Get better efficiency and quality from bushing control systems

Making bushing control ‘green’

Last year, René Meuleman, Stanley Rutkowski and Martin Moeginger discussed how improving the design of a transformer busbar bushing can improve the system’s electrical inductance and provide numerous user benefits. Ultimately, the goal is to remove as much inductance as possible from the system, come as close as possible to an ideal sinus wave form for better electrical control and optimise temperature control to increase system efficiency and improve fibre quality.

Bushing systems are traditionally designed from a mechanical point of view but electrical and magnetic aspects also need to be considered during the design phase to achieve maximum performance and efficiency from the system. 

Fundamentally, running several thousand amps with sharply cut sinus waves at 50 or 60 Hz through the busbar and bushing will introduce a poor power factor, create harmonics and cause mechanical stress from unwanted vibrations. Tests have shown that better busbar design and smoother electrical control of bushings results in less bushing vibration, which is quickly shown by the way the system silences after such improvements are made; although the aim is, of course, to improve efficiency and overall bushing performance rather than reduce audible noise.

During the past two years, several successful tests using RoMan improved busbar designs and load tap changing thyristor control from the Eurotherm EPower power controller have taken place at numerous reinforcement fibre glass manufacturers located in the USA, Czech Republic and Belgium. In early 2012, UAS Germany recognised the potential of the improved designs and decided to merge these innovations with its pioneering bushing control concepts, leading UAS, RoMan Mfg and Invensys Eurotherm to discuss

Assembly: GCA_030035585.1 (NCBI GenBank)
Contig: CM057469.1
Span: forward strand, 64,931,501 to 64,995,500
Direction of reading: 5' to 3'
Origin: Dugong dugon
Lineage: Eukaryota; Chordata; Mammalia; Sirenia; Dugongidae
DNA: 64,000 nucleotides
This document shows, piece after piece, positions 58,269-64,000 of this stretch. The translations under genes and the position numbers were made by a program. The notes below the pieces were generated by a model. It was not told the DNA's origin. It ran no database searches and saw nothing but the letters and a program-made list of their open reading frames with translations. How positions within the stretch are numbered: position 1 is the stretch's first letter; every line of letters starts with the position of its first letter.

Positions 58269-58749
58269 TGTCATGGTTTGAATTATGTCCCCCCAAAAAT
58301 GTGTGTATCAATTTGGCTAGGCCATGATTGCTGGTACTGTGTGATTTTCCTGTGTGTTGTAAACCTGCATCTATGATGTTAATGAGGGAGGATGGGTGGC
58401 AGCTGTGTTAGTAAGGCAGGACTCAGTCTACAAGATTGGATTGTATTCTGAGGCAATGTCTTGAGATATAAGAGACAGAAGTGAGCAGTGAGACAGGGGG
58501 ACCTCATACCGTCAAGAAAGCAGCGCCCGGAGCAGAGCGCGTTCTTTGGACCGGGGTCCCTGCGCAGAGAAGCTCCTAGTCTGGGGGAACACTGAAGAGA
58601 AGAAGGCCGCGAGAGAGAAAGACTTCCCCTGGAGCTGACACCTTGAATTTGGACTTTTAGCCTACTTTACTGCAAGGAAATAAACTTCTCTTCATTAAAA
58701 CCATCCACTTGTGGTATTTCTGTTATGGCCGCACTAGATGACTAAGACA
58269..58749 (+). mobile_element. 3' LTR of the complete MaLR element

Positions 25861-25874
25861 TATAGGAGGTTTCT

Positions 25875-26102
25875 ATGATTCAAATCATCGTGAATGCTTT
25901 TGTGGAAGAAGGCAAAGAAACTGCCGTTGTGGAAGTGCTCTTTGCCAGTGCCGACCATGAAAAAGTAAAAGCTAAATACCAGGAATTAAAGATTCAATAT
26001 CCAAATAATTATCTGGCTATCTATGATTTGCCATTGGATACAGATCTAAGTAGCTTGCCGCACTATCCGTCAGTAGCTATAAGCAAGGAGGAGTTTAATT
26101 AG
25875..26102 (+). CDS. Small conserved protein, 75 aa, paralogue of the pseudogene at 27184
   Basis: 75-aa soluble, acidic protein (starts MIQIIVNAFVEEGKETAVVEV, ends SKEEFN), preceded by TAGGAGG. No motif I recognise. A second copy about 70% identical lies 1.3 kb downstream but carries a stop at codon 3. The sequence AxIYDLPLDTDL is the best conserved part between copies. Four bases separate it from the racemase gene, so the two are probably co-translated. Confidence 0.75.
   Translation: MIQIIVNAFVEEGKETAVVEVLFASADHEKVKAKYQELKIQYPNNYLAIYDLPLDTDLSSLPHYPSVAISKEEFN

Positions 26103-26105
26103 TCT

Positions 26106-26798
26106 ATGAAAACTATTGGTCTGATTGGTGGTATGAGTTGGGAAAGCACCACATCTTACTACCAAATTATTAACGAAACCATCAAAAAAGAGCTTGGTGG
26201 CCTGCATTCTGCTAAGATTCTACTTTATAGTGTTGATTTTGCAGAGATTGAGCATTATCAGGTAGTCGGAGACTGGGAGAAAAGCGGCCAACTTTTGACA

an innovative concept for the future of bushing control.

To accommodate the UAS improved bushing temperature control strategies, tests used the latest Eurotherm T2750 Programmable Automation Controller (PAC) system. The Wonderware ArchestrA system platform was also chosen as the supervisory control and data acquisition (SCADA) system to provide sophisticated bushing position benchmarking and performance information. To maximise flexibility and minimise downtime, UAS uses a modular system that controls four bushings from one control panel containing a dual redundant T2750 PAC, four EPower power controllers and a local panel PC HMI. Multiple of these four position bushing control cabinets are attached to a single mains power distribution cabinet to create an integrated and flexible solution, suitable for almost every fibre glass forehearth configuration.

On top of the required plant control configuration, the ArchestrA system platform accommodates UAS bushing control and management architecture to provide a single, scaleable software platform, with data storage and archiving. It further provides SCADA integration and a supervisory HMI for a unified operations management solution.

Latvia Installation

Joint stock company ‘Valmieras stikla skiedra’, also known as JSC Valmiera Fiberglass, was one of the first to adopt the UAS-RoMan-Eurotherm bushing control concept. Its glass fibres are produced from both E-glass and speciality glass fibres, such as silica glass fibres. 

The system was installed and commissioned in late 2012 at Valmiera Fibreglass’s 24 position bushing fibre glass manufacturing facility in Latvia. Two of the bushings are equipped with automatic load tap changing (LTC) in order to compare their performance and efficiency to the other 22 positions. The system has now been in full operation for a number of months and UAS and Eurotherm had the opportunity to attend site to perform several tests and discuss results with local plant personnel.